About 20% of our members have converted to Judaism via the FSU’s Reform Beth Din (rabbinical court). Most of these individuals are converting because they have no proof that their parents/grandparents were Jewish. In the Soviet period people’s ethnic origins were stated on their passports, and their parents’ origins were recorded on their birth certificates (nowadays ethnic origin does not appear on any official documents). During WWII some families purposely disposed of their documents, and it is now impossible to trace their origins because many archives were destroyed during the war. Even for those congregants who were raised Jewish, if they do not have supporting documents, the only option to be acknowledged as a Jew by the Jewish community is by a Reform Beth Din conversion. The process takes at least one year, and many converts later become very active members. They also teach their parents and even their grandparents about their Jewish heritage.

What are worship services like?

Services are led by one of two Russian-born rabbis (Rabbi Alexander Lyskovoy and myself) or our Ukrainian cantor (Cantor Dmitry Karpenko). Having been largely influenced by the Israeli Movement for Progressive Judaism, we (and other Moscow Reform congregations) use the Israeli Reform prayer book Ha’avoda Shebalev, which has been translated into Russian, reciting most of the prayers in Hebrew and a few in Russian. When a visitor from abroad joins us, we always provide an English translation.

Our liturgical music is a unique blend of American and Israeli melodies, Chasidic tunes, and some additional melodies with a Ukrainian flavor composed by our cantor. The style of our services varies. On Friday night we sing more “camp-style” melodies accompanied by guitar, and attract young Jews. On Saturday morning, services are more “classical,” sometimes using an electronic organ, and families with children are the main participants.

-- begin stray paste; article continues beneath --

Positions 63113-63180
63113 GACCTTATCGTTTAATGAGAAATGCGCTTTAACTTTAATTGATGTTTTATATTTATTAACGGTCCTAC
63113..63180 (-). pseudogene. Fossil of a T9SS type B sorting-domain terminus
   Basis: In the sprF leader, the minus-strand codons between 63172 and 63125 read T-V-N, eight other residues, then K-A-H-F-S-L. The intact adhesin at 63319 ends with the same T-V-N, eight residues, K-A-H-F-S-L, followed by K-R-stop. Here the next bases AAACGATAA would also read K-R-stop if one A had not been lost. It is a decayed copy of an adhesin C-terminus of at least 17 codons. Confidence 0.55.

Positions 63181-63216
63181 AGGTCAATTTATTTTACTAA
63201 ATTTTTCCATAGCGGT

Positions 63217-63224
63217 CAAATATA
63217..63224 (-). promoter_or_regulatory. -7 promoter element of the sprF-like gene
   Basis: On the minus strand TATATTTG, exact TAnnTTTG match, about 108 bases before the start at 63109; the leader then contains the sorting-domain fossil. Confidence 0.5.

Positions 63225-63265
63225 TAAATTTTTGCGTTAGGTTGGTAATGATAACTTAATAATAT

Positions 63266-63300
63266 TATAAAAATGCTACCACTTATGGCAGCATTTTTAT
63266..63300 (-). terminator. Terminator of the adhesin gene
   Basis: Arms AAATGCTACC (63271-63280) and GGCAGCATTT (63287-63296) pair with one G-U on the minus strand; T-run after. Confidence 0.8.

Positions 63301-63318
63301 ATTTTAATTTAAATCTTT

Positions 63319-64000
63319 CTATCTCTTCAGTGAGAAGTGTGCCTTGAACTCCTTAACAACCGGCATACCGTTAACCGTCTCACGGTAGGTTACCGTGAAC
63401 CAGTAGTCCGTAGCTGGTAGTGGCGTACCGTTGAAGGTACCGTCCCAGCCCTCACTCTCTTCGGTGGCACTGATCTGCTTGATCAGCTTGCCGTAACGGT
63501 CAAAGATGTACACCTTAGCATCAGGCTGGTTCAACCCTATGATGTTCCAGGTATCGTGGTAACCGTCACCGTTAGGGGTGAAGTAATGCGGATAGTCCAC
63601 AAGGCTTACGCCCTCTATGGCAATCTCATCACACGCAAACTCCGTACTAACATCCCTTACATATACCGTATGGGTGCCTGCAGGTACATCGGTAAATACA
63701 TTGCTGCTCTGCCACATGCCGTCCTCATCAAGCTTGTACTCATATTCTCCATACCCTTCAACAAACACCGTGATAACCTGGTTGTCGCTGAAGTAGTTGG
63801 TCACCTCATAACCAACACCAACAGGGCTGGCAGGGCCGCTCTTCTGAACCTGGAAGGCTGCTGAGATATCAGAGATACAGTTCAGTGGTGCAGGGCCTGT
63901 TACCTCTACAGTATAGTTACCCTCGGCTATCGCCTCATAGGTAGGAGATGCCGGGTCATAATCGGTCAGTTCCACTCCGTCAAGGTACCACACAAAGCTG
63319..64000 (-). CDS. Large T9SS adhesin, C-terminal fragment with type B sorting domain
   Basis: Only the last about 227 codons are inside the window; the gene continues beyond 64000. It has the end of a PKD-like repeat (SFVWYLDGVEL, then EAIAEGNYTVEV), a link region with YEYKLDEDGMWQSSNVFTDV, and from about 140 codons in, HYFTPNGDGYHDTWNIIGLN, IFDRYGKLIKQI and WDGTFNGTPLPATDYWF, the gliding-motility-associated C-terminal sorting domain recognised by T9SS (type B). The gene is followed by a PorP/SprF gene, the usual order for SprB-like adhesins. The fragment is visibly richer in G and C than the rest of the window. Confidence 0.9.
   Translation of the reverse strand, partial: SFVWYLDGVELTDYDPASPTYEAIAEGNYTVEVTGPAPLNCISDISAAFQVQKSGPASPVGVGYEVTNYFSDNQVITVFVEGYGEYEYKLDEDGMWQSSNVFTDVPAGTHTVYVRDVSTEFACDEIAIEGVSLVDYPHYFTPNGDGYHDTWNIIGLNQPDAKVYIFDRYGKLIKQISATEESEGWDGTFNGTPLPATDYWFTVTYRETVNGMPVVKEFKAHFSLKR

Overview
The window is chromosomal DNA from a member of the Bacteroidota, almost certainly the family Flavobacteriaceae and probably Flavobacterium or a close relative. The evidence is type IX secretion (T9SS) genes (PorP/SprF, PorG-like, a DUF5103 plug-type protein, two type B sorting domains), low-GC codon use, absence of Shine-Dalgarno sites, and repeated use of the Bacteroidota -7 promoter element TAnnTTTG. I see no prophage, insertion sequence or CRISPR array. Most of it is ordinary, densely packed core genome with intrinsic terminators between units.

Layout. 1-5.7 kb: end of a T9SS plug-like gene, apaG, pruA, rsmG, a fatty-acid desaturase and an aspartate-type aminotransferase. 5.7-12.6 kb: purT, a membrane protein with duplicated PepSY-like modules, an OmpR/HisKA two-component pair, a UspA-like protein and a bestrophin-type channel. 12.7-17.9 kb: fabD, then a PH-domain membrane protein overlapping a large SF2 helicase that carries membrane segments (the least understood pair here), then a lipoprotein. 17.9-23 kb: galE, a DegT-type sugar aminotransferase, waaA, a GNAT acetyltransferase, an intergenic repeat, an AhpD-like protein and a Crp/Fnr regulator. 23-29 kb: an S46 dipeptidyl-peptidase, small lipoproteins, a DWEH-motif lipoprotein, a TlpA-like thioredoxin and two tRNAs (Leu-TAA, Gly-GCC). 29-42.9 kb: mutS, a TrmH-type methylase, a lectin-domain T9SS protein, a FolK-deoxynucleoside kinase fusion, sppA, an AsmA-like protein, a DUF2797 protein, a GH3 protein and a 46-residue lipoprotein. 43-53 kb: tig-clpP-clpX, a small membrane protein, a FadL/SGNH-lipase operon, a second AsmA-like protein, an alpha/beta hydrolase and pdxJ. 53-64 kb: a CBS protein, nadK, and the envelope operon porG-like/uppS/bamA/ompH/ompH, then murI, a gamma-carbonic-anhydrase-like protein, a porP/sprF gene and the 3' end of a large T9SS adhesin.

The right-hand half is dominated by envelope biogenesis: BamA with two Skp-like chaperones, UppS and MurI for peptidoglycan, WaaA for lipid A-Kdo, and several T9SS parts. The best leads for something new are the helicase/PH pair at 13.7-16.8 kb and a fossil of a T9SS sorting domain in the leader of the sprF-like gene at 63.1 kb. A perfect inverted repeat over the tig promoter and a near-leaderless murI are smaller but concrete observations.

Which holidays are most popular?

Most popular is Passover, which we typically celebrate with communal seders intermixing traditional readings, music (jazz and other styles), and video presentations of haggadah illustrations. Seders are popular in the wider Jewish community as well. This is our time to celebrate freedom from Soviet oppression, recalling the period not so long ago when it was forbidden to observe our religion.

Next in importance to our community is Rosh Hashanah and Yom Kippur. Year by year, more of our members come to understand the importance of the High Holy Days as a time of spiritual renewal.

What are your most important Jewish lifecycle celebrations?

The most meaningful ones at Le-Dor va-Dor are baby naming, because we have many small children, and b’rit milah, because many adults who were not raised as Jews decide to be circumcised in private ceremonies at a local clinic.

Also, b'nai mitzvah (bar/bat mitzvah) ceremonies are becoming increasingly common here. In the past, 13-year-olds had birthday parties; now most have a meaningful Jewish rite of passage. Whereas five years ago parents did not expect their children to have formal learning, it is now understood that b'nai mitzvah (bar/bat mitzvah) involves a learning period of up to one year.

What else is unique about Le-Dor va-Dor?

We are the first Progressive congregation in Russia to introduce membership fees. The amount is very small, and does not allow the congregation to be self-sufficient; it represents a “social” (symbolic) membership fee for all those who chose to identify as Reform Jews. It is very unlikely that our two other Moscow congregations will follow this practice, since their members are older Jews—pensioners coping with limited income and steep utility bills.

We hope you will come visit us. Le-Dor va-Dor is a friendly and lively community, with many members who speak English. You will be warmly welcomed here.